With our ever increasing knowledge of the regulators of cell function, intracellular signalling cascades, and transcription controls we now have the ability to pinpoint and modulate a single biomolecular feature within a particular cell type or tissue. While this approach is still in its infancy it will make a major impact in the coming decades. Exogenous transforming growth factor β (TGFβ) has already been shown to promote corneal and conjunctival scarring,38while application of vascular endothelial growth factor (VEGF) promotes ocular angiogenesis.39 Conversely, pharmaceutical inhibition of these molecules—for example, using neutralising antibodies, may enable the prevention corneal scarring,40bleb failure in glaucoma surgery,41 and angiogenic responses in the eye.42 With the advent of recombinant technology the use of antibodies is becoming more acceptable since human antibodies or antibody fragments, hopefully without inherent toxicity, can be generated by ribosome or phage display.43 44 These approaches are now in various stages of clinical trials and may become an important adjuvant to the armoury of the ophthalmologist. Many other therapeutic avenues are being explored. These include the use of soluble receptors to mop up specific ligands, inhibition of receptor kinases,45 and competitive inhibition using amino acid sequences (for example, blocking cell matrix interaction with RGD based peptides). In addition, the application of natural inhibitory proteins, such as angiostatin and endostatin, which reduce angiogenesis and anti-apoptotic agents, such as neurotrophic factors and caspase inhibitors, are being investigated.46 47 As molecular genetics and proteomics identify other important cellular regulators we will be able to develop new strategies for controlling cell and tissue behaviour.
In the past decade there has been a huge expansion of our attempts to develop gene therapy. To date more than 350 clinical trials have been approved. This period has also seen extensive investment into optimising conditions for delivery of the “medicine” for defective genes. A variety of techniques attempt to insert a functioning gene into cells directly either to correct a genetic error or to express a novel protein which is secreted into the local environment. Alternatively, other technologies attempt to alter mRNA species. These include the application of antisense oligonucleotides to hybridise with mRNA in order to block its translation, and the use of transfer vectors encoding catalytic RNA (ribozymes) which degrade mRNA or lead to activation of RNAse H which in turn degrades RNA/RNA hybrids.48 49 Further developments in this area include the introduction of a cDNA, which encodes an antisense mRNA, which will bind to a specific RNA and lead to the degradation of the RNA/RNA hybrids.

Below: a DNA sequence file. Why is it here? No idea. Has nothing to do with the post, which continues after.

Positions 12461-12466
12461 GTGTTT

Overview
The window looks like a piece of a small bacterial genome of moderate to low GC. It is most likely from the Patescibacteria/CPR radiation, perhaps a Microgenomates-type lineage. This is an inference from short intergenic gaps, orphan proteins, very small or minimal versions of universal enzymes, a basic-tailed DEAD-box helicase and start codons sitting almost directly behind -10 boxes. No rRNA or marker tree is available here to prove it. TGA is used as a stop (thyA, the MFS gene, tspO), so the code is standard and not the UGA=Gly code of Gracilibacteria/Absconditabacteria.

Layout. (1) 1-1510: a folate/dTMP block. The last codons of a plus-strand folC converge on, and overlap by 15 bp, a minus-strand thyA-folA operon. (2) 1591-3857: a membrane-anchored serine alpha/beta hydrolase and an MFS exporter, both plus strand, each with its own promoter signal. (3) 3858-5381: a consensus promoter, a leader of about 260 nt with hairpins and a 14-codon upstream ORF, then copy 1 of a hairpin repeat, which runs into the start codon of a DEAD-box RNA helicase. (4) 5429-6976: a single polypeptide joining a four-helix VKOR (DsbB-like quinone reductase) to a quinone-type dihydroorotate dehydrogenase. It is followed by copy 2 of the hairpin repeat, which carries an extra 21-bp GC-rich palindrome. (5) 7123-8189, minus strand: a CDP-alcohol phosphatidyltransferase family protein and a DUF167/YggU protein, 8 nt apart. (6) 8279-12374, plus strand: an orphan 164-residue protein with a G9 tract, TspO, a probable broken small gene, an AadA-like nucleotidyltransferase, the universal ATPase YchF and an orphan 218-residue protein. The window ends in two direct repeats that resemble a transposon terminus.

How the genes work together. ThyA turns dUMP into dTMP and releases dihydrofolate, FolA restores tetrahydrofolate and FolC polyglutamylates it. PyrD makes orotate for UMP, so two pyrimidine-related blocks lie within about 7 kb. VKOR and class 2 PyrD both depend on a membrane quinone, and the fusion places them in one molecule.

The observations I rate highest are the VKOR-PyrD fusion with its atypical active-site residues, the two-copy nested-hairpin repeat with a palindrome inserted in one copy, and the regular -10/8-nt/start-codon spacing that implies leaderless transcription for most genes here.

Despite all the hype there is still little conclusive evidence that a gene therapy protocol has been successful in the treatment of human disease.50 However, great potential remains. Gene transfer in animal models has successfully delayed (but not prevented) photoreceptor death in a variety of inherited retinal degenerations,51-55 has shown restoration of normal lysosomal function in mucopolysaccharidosis,56 and has introduced suicide genes into proliferative ocular diseases such as proliferative vitreoretinopathy57 and posterior capsular opacification.58 While it is clear that gene therapy may offer a valuable and attractive approach to many ocular diseases many aspects remain to be successfully addressed as we proceed into, and beyond, the millennium. These include improvement of vector design, achieving site directed expression, and improvement in the stability and maintenance of transfected gene expression.
The molecular revolution has transformed our understanding of all aspects of medicine at a pace that could scarcely have been predicted a decade ago. Our ability to dissect the molecular mechanisms involved in a multitude of disease processes now reaches not only inherited developmental conditions and complex or polygenic conditions but also the mechanisms underlying the response to infection, inflammation, trauma, and even surgery. The future is (almost) upon us. And who knows? Perhaps by the year 2019, a new breed, the molecular pharmacogeneticist, will be receiving referrals from general ophthalmic physicians to give advice on appropriate and novel management regimens … .
GB and PB are Wellcome Trust clinician scientist fellows.